Editors' pick: Originally published Feb. 27.
If you're one of the 44 million Americans owing a total of $1.3 trillion in student loans, you may be zealous about trying to get it paid off early. But that may be a mistake. Sometimes it can be smarter to pay minimums on student loans and put your disposable income elsewhere.
When it comes to retiring debt early, student loans are a lot like mortgage loans, says Joseph Roseman, managing director of Charlotte-based retirement planning firm O'Dell, Winkfield, Roseman and Shipp. "I will show people how to accelerate and pay off their credit card debt every time somebody asks me to," Roseman says. "But when somebody asks about paying off student loans or mortgage debt early it needs to be a much deeper conversation."
In a conversation about a student loan payment, monthly cash flow will be a central topic. The average payment in 2015 for 20- to 30-year-old borrowers was a hefty $351, according to the Federal Reserve of Cleveland. Many borrowers find it too much. About 11% of student loan borrowers are more than 90 days past due, making student debt by far the most likely to be in default of the major categories including mortgages, home equity loans, car loans and credit cards.
While it's rarely a good idea to ignore a debt completely, there are good reasons for not trying to pay off a student loan early. One is that it could be smarter to retire a debt with a higher interest rate, such as a credit card. Credit cards generally carry interest rates of 15% or higher, while many student loans are 5% to 7%. Paying the credit card off first will usually save you money.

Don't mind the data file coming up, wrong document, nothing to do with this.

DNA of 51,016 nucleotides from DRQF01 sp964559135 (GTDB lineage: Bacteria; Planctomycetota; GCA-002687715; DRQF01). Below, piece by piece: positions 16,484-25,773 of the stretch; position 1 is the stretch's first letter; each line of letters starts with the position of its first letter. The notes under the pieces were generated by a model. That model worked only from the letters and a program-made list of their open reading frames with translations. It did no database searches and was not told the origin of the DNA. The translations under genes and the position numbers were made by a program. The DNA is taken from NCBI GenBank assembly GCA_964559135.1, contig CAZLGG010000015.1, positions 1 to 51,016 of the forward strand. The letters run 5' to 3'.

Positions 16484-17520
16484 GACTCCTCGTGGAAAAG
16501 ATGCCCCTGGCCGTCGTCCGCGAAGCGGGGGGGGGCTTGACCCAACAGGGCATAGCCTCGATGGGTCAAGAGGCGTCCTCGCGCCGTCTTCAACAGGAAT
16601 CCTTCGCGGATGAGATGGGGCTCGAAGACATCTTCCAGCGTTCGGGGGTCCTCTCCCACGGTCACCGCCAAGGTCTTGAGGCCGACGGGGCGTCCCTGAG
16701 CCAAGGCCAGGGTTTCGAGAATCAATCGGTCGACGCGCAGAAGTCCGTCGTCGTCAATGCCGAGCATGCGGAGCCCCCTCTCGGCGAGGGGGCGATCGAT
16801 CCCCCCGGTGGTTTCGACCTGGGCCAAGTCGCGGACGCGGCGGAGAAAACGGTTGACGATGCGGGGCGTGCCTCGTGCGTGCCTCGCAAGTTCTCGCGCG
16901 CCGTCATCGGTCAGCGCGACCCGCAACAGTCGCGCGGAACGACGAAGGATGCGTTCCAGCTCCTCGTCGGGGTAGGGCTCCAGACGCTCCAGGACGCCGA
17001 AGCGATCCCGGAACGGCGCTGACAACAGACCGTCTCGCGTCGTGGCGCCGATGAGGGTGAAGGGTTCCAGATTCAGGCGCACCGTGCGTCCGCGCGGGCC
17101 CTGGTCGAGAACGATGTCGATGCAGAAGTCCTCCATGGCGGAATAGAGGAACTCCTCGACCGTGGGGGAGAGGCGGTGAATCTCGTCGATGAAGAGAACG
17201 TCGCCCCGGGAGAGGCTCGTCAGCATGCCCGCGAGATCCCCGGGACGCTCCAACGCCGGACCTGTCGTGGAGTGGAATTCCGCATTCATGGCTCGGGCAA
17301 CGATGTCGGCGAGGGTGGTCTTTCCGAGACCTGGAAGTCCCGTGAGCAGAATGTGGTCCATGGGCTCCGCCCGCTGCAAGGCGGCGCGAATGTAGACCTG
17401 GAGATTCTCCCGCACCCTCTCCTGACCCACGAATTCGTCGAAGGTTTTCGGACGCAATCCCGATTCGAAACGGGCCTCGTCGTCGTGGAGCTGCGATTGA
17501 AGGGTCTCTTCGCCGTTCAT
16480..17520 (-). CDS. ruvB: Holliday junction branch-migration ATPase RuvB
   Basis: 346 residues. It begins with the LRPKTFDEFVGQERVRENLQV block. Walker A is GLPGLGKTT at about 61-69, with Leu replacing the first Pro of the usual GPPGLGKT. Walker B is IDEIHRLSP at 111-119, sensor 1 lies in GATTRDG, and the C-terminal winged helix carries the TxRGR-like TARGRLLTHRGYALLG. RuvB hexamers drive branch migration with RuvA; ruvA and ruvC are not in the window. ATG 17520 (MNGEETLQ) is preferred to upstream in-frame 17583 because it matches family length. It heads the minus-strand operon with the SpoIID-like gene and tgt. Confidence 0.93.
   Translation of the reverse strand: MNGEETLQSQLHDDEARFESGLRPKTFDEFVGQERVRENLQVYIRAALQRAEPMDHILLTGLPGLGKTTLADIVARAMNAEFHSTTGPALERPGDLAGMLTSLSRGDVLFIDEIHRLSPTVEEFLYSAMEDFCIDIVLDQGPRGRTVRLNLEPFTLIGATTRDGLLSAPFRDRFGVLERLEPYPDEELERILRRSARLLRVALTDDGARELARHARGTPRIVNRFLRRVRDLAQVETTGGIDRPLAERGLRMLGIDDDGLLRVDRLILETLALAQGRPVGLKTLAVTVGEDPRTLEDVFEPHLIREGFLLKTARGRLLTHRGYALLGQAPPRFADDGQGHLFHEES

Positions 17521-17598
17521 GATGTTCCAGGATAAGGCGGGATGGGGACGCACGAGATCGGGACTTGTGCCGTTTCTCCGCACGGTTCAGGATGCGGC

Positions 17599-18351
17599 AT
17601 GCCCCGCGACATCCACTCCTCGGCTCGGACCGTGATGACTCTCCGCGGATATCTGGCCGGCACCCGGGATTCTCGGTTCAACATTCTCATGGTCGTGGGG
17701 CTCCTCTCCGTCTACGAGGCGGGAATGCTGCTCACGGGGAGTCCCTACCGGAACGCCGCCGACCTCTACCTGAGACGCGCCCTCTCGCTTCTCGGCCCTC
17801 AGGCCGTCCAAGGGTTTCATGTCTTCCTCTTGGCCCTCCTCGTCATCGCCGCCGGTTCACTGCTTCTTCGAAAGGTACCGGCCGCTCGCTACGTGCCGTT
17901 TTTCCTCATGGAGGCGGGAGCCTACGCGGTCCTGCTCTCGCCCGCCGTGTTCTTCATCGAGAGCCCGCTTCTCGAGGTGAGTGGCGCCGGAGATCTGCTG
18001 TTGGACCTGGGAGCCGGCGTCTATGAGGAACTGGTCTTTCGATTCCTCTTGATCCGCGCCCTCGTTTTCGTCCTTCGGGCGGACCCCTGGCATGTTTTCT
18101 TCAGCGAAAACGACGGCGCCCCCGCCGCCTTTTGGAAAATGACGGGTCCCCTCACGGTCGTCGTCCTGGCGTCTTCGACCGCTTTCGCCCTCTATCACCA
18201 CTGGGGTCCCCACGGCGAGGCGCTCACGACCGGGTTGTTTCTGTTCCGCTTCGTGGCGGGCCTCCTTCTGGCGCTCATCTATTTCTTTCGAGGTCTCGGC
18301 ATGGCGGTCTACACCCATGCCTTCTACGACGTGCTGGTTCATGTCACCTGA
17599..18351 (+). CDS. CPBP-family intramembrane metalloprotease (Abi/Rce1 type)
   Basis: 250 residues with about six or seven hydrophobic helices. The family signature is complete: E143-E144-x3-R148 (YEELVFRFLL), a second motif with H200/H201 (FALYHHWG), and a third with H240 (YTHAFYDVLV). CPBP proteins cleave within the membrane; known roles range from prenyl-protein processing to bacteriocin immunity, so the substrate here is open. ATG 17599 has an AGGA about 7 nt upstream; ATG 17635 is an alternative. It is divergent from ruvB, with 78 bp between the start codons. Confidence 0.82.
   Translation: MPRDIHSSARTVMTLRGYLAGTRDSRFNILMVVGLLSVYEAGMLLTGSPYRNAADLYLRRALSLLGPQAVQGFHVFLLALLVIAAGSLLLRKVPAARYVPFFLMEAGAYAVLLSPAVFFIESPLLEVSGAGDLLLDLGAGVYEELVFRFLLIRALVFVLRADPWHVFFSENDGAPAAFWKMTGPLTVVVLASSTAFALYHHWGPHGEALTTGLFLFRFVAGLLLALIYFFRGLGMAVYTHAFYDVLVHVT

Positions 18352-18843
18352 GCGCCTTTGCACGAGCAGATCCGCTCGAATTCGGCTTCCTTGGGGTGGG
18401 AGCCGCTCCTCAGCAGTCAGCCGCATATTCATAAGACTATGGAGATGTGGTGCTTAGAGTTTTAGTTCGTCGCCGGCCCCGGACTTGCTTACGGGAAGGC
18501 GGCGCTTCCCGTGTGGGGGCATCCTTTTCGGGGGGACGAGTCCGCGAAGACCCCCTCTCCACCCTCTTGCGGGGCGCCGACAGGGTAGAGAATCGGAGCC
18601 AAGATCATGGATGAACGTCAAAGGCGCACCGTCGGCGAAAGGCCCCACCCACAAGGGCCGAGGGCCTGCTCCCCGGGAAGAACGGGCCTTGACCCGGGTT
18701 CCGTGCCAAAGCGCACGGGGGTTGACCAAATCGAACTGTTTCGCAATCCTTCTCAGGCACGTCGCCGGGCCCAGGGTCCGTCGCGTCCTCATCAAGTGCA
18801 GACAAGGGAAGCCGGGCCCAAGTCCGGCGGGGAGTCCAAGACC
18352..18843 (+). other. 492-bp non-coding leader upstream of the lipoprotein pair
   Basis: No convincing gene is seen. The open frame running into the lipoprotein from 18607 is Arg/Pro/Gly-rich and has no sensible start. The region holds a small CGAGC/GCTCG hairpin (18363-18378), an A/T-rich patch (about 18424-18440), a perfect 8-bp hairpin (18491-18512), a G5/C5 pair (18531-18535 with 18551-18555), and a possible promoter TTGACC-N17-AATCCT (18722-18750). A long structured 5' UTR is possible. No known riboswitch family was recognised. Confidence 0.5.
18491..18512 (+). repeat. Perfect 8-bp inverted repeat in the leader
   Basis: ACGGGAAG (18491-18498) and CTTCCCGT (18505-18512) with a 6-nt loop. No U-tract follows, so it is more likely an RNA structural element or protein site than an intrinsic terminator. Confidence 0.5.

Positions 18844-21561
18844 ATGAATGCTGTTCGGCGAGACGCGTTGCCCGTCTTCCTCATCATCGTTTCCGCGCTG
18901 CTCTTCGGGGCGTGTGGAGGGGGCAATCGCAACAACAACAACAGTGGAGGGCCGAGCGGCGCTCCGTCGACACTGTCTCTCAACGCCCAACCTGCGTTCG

Even if you don't have other debt, consider comparing what your student loan costs with what you could earn by saving and investing elsewhere. "The top two factors to keep in mind are how much interest you pay on your loan, and how much you can earn on what you save," says Sean Stein Smith, a member of the financial literacy commission of the New York-based Association of International Certified Professional Accountants.
Few investments guarantee returns superior to the 5% to 7% a typical student loan charges, of course. However, you may be able to beat that by putting money into a tax-advantaged 401(k) or similar retirement plan, especially if your employer matches contributions. "That's as close to getting money for free as possible," Stein Smith notes.
You may also want pay off a student loan early to improve your debt-to-income ratio, which may help if you're trying to qualify for a mortgage. Finally, some people just don't like owing money, so they want to retire all loans, education or otherwise.
However, for many borrowers, making no more than minimum payments on a student loan makes good sense. Education loan rates are relatively low, and interest may be tax-deductible, Roseman notes. Also, unlike most other debts, federal student loan borrowers may be able to defer paying off the loans, suspend payment or even have part of the loan forgiven.
Your overall financial situation also comes into play. For instance, if you don't have emergency savings, you may want to consider at least temporarily making minimum payments and concentrating on building up three to six months' worth of essential expenses in a savings account, Stein Smith says.
One final example of when it might be wiser to defer paying off a student loan is if you are an older borrower. Federal loans generally are discharged by the death of the borrower, Roseman points out. So he sometimes counsels people who take on student loans as a result of going back to school late in their careers to simply pay the minimums.
In this case, letting nature take its course can be a financial tactic. "You could die," Roseman explains. Student loans may have 25-year payback periods, and if a borrower doesn't expect to live that long, death may be an effective way to discharge the loan. However, not all loans are discharged by death, he warns. State and private student loans may have to be repaid by heirs from the proceeds of the estate. In that case, your only choices are to pay now or pay later.